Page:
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From Joan Llenas Masó <>
Subject Re: Flex 5 in haxe
Date Fri, 16 Nov 2012 11:18:39 GMT
It doesn't sound bad at all to me.
Flex5 had to be rewritten after all, right?
Also, Haxe is not that different from ActionScript. ActionScript developers
will get familiar with Haxe in no time.
The benefits of taking this approach:
- We keep the SWF output target.
- We add the HTML5 as first citizen.
- Because everything would have to be rewritten, we could take the
opportunity to unit test the whole framework.
- We have the oportunity to modularize the framework as Alex Hauri has
suggested in the past.
- Nicolas Canesse and the Haxe team will mantain the bytecode generation,
which means that Flex code won't have to change when a totally different
Flash Player VM is out or when HTML6-7 is out.
Also, taking into account Nicolas antecedents, the compiler will ensure we
always get the best of each output target in terms of code execution
- People could see in this movement a good reason to trust in Flex again
and even to get more involved.

I'm sure I'm missing many other benefits...

My 2 cents.

On Fri, Nov 16, 2012 at 11:49 AM, Carlos Rovira <> wrote:

> Hi,
> as we were discussing yesterday, there's room to a new Flex framework
> written from scratch. As we don't want to rely in Adobe technologies
> anymore we were talking about haxe. We can make it now that work would be
> starting from zero.
> Haxe is a platform developed by Nicolas Canesse that made it's own
> community. Nicolas is a genius of compilers. People coming from Flash Open
> Source will remember MTASC compiler back in 2004-5. If you search and
> investigate you will found that haxe is very powerful and is "the great
> unknown technology".
> haxeNME is like Adobe AIR and seems to be more performant in iOS, and
> Android (see
> ).
> Supports as well Windows, Mac, Linux and BB.
> There's an haxe plugin for IntelliJ. But in my test it seems that only
> supports haxe and not NME yet.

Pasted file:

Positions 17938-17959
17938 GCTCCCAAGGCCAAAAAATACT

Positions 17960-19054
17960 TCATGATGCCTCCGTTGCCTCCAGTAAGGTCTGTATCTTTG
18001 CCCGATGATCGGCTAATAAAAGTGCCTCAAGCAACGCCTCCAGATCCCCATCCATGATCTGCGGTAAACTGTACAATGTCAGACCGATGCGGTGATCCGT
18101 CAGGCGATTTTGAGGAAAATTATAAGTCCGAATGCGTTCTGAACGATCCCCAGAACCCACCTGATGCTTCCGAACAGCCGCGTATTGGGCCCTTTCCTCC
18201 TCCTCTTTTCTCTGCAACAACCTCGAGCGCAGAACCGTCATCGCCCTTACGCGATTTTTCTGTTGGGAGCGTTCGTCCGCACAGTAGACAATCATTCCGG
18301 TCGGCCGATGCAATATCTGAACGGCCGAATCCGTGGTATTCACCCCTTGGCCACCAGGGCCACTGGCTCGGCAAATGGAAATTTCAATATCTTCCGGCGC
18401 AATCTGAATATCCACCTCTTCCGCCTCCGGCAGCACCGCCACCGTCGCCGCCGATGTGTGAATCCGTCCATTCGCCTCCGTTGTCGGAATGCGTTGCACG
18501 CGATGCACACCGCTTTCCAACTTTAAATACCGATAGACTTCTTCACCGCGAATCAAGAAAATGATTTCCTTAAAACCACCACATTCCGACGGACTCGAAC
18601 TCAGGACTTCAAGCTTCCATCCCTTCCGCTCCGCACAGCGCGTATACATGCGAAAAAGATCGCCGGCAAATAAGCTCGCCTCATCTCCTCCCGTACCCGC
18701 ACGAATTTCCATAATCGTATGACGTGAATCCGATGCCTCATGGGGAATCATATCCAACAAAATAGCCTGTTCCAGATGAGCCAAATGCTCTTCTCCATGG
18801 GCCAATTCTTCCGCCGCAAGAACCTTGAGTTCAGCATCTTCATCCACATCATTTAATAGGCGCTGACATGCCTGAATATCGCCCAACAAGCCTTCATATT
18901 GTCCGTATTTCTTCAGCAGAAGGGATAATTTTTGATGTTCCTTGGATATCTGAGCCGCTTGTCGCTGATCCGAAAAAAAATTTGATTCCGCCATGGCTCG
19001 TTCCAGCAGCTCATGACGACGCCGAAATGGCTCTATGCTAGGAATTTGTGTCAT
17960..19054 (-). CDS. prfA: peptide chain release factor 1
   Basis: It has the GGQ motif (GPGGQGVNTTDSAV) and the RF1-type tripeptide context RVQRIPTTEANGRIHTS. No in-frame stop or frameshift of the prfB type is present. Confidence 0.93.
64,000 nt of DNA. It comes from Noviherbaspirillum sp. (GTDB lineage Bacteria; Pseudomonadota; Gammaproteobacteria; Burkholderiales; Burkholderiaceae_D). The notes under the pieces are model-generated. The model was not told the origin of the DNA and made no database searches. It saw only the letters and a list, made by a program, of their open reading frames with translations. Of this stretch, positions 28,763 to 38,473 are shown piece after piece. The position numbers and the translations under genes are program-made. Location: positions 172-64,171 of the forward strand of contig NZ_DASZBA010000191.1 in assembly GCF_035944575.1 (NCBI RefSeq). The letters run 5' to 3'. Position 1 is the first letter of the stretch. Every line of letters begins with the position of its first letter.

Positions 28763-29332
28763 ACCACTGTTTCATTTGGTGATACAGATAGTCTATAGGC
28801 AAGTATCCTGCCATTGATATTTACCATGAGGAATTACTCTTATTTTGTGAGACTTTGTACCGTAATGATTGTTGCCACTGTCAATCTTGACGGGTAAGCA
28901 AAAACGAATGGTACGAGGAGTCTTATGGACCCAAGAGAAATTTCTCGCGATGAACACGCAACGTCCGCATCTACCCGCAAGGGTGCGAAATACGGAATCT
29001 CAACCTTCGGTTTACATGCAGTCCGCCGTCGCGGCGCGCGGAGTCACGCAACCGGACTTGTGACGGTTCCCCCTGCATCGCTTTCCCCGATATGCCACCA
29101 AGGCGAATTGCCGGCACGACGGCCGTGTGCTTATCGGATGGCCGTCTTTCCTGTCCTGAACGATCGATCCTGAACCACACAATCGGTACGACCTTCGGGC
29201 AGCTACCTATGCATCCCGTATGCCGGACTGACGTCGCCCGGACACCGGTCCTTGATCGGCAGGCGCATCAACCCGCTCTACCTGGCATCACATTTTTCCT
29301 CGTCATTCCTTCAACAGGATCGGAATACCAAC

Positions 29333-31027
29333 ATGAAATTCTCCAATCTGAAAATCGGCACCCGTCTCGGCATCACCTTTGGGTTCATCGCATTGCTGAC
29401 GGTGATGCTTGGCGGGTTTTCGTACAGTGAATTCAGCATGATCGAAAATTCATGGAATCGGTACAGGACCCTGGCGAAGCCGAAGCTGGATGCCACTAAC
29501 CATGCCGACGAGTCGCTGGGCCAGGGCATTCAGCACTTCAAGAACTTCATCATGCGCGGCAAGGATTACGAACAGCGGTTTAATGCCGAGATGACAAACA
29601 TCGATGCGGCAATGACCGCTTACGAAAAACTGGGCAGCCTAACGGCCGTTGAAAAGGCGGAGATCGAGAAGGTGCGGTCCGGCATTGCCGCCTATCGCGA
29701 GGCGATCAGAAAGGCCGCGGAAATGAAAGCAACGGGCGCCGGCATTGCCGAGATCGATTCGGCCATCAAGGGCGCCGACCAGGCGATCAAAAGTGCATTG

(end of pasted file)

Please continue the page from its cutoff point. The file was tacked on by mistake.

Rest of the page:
> (Disclaimer: I'm to new to haxe and haxeNME and maybe I wrong making some
> statements here).
> - Haxe is OOP and is "one language to rule them all" philoshopy.
> - Haxe compiler is better that the set provided by Adobe (I'm referring to
> AS3 legacy compiler. Falcon is new technology and maybe this is not true. I
> does not have any info to make a comparision between falcon and haxe
> compiler).
> - Haxe language is more evolved (maybe even Adobe AS4 will copy things from
> haxe...)
> - Haxe support HTML5/JS out of the box (but it seems to be in beta status).
> - There's a Starling port in haxe.
> Regarding Flex: haxe compiler could bring to flex things like *metadata
> evolution* or *AOP*. Adobe compiler will never get that evolution since
> gamming is not focused in that kind of things...This is more likely to see
> in haxe if Flex 5 works than expect it from Adobe.
> Drawbacks:
> IDE: IntelliJ+haxe plugin. IntelliJ is the best option for Flex, and
> supports haxe, but I think haxeNME is not supported yet. But IntelliJ guys
> are behind the plugin, so things could evolve ok in this point.
> MXML: I think there's nothing like MXML in haxe today, and this is one of
> the key points in Flex. We would need to put the efforts of MXML in making
> it possible in haxe. We could talk with Nicolas Canesse about this
> possibility. Since Falcon has little support of MXML, I see we don't loose
> almost nothing.
> So my proposal is:
> * Start Flex 5 from scratch with haxe.
> * Use the Flex 4 API to model Flex 5 over haxe (as the first draft).
> * Start using Starling haxe library as the core displayobject API (to be
> able to target Stage3D/Workers in  Flash).
> * Make an UIComponent decoupled implementation based on composition over
> inheritance (here experience of Alex Harui and other will be very wellcome
> to start with a good foundation).
> Optional:
> * Take into account the SWF and HTML5 outputs in the first drafts.
> This would start as an experiment based on fun of coding, and we could see
> where it goes over time. If it gets momentum, people join the cause, and so
> on...
> --
> Carlos Rovira
> Director de Tecnología
> M: +34 607 22 60 05
> F:  +34 912 35 57 77

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